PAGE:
Understanding the threats

Topic Progress:

Journalists  and  media  professionals  perform  a  critical  role,  reporting  news  and  information  to  the public that can bring misdeeds to light, make public institutions accountable and contribute to the  creation  of  more  just,  peaceful and inclusive societies.

The killing of journalists and media professionals is the ultimate form of censorship according to UNESCO. However, this is not only is it a grave violation of human rights, it also represents a broader attack on the collective right to freedom of expression and access to information.

This “censorship-by-violence” works to intimidate others and encourages the   use of self-censorship on free expression. It should be noted that the violence   and   harassment is a climax of actions  taken  by  state  or  non-state  actors,  contextual  factors  such  as  political  and  social  circumstances, or norms legitimizing intolerance.

The United Nation UN  Special  Rapporteur  on  the  right  of  freedom  of  opinion  and  expression  has called for the protection of journalists against attacks not because it is ‘fundamental for  journalists  to  be  able  to  perform  their  work, but also for society’s access to information and for government accountability’.

The UN’s push for greater safety comes at one of the most dangerous times on record for media professionals. To fully realize how dangerous journalism has become, history has it that only two journalists died covering the First World War in all four years of bloody carnage and for the 20 or so years of the Vietnam War there were 63 deaths.

However, the past four years have been the most deadly period according to the Committee to Protect Journalists (CPJ) and the figures are climbing record highest. Also, although women journalists are a fraction of the total of causalities, they are often subjected to non-fatal attacks simply because their gender is seen as either an aggravating factor, or an invitation, by those seeking to take control of a story being worked on.

The ramifications of this violence also bear   not   only   physical but also psychological consequences. Dependent on their beat and  time in the  field,  journalists  are  exposed  to  scenes  and  images  of  trauma  that  can  have  profound  implications  for   their   psychological   health.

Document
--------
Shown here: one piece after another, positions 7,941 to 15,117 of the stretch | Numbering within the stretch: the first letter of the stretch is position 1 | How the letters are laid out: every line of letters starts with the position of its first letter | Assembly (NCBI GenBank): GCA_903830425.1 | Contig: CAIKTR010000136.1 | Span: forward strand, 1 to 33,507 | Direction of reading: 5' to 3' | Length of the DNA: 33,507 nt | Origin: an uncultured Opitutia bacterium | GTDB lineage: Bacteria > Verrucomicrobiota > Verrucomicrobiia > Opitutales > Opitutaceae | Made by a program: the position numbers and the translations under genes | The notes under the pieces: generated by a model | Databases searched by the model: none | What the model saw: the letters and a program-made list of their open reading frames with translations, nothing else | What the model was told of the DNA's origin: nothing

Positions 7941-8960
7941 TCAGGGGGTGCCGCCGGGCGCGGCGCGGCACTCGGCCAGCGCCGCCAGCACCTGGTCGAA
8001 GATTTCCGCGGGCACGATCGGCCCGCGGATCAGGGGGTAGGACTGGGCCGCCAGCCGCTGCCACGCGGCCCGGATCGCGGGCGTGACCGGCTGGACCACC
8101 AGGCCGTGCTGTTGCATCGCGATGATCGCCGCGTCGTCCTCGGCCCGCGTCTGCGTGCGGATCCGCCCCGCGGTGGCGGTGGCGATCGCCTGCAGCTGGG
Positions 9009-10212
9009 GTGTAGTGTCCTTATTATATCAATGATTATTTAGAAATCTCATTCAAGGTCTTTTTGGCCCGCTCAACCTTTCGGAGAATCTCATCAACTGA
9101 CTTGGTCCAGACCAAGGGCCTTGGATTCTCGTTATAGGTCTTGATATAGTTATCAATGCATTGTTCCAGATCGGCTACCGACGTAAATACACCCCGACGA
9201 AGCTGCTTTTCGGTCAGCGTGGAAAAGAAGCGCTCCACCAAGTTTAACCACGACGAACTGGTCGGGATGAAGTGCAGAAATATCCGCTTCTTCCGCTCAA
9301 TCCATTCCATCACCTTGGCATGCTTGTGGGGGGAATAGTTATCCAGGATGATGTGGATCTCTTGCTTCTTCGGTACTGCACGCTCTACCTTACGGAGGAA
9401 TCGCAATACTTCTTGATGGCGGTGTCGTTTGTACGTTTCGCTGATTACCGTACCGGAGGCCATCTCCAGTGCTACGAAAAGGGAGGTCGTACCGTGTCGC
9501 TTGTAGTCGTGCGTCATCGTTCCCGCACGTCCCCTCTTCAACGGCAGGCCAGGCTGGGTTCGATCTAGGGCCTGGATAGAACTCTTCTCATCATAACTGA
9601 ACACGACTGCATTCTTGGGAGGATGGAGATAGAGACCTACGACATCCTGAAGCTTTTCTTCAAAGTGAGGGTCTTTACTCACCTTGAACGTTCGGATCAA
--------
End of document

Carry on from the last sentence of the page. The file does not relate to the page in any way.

For   example,   studies  have  noted  prolonged  substance  abuse  among some war correspondents and journalists working    with user-generated content,    who frequently  witness  images  of  graphic  violence. Those  journalists  covering  drug-related  conflict  and   war   correspondents   are   most  at  risk   of   developing   post-traumatic   stress   disorder   and   other  psychiatric  symptoms  as  a  direct  result  of  their  work.

Professional  stigma,  fears  of  being  judged   by   their   peers   and   lack   of   awareness   often    prevent   journalists—particularly those  who  experience  a  lack  of  job  security  or  who  work in insecure contexts—from seeking support from  their  editors  or  healthcare  professionals. However,  there  is  growing  recognition  of  this  issue  and  new  program  have  begun  to  arise  that  address  the  needs  of  news  professionals  reporting   on   conflict   and   trauma.   A   recent   example  is  the  establishment  by  the  University  of  Peshawar  (Pakistan)  in  collaboration  with  DW  Akademie, of the Competence and Trauma Center for  Journalists,  which  offers  free  counseling  for  journalists working in the region.